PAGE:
Watching movies or TV, you might get the impression that all crooks are super crafty and exceptionally intelligent. The fact is that there are very few Einsteins in the criminal world. This is a fact that most of us old lawmen appreciate and take a good deal of entertainment from.
Some years ago, at the annual Texas Sheriff’s Conference, some of my East Texas colleagues were laughing about an armed robber they had recently encountered. It seems that while this miscreant was pulling a convenience store robbery, a couple of police units pulled into the parking lot. And, as we say in police circles, the chase was on!
They ran him through residential areas. They chased him down country roads. And they were still right behind him when he took to the woods. By this time, our armed robber was a little tired of running and was exhausted of still being chased. You can imagine his relief when he came out of the woods into some sort of clearing and found a building to hide in. The only glitch in the whole scenario was the building he chose to hide in: the guard barracks at the state prison farm.
And then there’s the guy in one of the southern states who, along with a couple of buddies, decided how cool it would be to approach people, fake an armed robbery, and capture it all on video. Indeed! I mean, you could get good close-up shots of the startled, and horrified, looks on the people’s faces. What a laugh it would be! And, after all, it wasn’t a real armed robbery – no one was going to get hurt – and no one was really going to get robbed. What could possibly go wrong?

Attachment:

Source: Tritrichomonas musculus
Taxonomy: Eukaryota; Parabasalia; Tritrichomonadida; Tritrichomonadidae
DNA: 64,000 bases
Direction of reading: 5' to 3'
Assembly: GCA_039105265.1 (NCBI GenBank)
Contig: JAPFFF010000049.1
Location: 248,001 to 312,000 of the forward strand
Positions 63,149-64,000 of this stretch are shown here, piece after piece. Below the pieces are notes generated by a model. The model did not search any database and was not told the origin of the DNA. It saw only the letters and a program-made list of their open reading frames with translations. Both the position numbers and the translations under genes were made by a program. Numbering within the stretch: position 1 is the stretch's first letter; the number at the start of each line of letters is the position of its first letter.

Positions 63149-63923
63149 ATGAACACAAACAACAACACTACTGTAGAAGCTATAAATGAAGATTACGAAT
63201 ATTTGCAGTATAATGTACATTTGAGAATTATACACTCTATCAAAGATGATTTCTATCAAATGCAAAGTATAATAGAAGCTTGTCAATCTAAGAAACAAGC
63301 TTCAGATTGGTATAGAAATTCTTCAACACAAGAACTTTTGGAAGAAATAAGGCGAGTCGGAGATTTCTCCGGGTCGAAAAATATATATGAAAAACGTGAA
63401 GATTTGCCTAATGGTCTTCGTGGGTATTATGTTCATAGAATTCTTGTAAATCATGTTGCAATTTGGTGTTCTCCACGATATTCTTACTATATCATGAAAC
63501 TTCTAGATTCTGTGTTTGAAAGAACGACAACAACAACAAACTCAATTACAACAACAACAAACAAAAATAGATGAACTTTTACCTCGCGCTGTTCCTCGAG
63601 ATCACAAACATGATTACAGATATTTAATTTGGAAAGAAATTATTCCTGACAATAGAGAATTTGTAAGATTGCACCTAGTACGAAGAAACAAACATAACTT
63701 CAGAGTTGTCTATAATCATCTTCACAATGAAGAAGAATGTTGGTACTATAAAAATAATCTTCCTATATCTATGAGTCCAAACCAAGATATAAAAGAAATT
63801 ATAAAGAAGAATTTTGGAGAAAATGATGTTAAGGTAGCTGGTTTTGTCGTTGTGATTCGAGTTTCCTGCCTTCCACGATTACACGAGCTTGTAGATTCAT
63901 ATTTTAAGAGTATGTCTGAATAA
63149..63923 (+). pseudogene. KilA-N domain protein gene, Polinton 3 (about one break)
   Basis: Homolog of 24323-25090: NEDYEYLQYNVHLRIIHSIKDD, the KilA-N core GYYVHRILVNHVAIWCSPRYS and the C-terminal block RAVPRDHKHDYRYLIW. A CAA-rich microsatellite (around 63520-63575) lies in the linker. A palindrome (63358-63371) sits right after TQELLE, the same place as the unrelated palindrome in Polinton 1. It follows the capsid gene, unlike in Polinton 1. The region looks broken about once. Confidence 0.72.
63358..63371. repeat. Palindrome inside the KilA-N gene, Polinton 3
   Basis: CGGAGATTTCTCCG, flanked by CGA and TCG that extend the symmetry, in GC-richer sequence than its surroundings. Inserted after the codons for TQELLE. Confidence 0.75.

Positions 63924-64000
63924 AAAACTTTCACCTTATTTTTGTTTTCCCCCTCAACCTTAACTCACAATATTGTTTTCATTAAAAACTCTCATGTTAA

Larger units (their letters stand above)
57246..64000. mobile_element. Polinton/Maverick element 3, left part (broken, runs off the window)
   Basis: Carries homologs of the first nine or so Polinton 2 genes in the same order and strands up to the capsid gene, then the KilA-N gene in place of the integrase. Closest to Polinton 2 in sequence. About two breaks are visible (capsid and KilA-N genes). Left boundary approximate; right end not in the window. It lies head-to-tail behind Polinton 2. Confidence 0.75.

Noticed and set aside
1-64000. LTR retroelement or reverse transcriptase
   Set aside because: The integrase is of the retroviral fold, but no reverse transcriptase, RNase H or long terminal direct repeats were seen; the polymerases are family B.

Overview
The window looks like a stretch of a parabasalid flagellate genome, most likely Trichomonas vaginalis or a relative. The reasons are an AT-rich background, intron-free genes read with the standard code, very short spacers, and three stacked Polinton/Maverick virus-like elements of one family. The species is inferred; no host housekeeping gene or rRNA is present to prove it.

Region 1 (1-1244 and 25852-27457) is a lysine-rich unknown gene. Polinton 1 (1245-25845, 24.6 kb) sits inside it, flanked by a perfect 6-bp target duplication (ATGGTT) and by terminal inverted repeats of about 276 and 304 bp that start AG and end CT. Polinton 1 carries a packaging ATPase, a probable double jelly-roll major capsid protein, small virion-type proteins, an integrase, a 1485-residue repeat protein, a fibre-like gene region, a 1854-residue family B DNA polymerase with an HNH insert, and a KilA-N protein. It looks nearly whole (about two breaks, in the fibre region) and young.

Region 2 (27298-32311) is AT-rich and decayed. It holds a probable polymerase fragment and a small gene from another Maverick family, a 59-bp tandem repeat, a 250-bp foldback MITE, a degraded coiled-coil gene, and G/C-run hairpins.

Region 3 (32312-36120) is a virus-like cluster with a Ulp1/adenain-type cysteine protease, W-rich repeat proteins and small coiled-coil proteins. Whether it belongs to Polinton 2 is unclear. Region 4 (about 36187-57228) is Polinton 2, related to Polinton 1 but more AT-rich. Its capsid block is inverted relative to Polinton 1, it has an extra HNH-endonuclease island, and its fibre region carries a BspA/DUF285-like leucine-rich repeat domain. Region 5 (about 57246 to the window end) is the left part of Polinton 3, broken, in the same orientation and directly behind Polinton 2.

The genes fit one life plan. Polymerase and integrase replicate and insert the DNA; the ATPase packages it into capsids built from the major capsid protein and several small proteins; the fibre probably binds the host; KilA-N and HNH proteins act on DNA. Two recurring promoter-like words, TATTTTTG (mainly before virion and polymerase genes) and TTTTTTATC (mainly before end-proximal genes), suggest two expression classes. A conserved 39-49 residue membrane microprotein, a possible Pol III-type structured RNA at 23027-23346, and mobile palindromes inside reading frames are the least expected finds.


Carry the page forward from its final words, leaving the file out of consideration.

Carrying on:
So they set up their video “prank,” using butcher knives (since they figured that was safer than guns). Then they located some likely victims and set out to make film history. The only trouble was that the intended victim could not discern a fake robbery from a real robbery. So the victim took out his legally carried defensive handgun and shot the guy with the butcher knife. Thus, another budding film career went down the drain.
Finally, several years ago, one of my deputies recovered a stolen car and arrested the driver. Now, ours was a small southwest Texas town with an interstate highway running right through the middle of things. So recovering stolen cars wasn’t all that unusual. But what made this case stand out is that the car thief was driving a taxicab with all the usual taxi cab markings – showing that it was a Kansas City taxi cab. You would think that a conscientious car thief would have chosen something a little less noticeable.
On the other hand, it is over 800 miles from Kansas City to our town in southwest Texas. You have to wonder about all the other lawmen, in Kansas, Oklahoma, and Texas, who didn’t think it was strange to see a Kansas City taxi cab roll through their jurisdiction. They couldn’t all have been on a coffee break!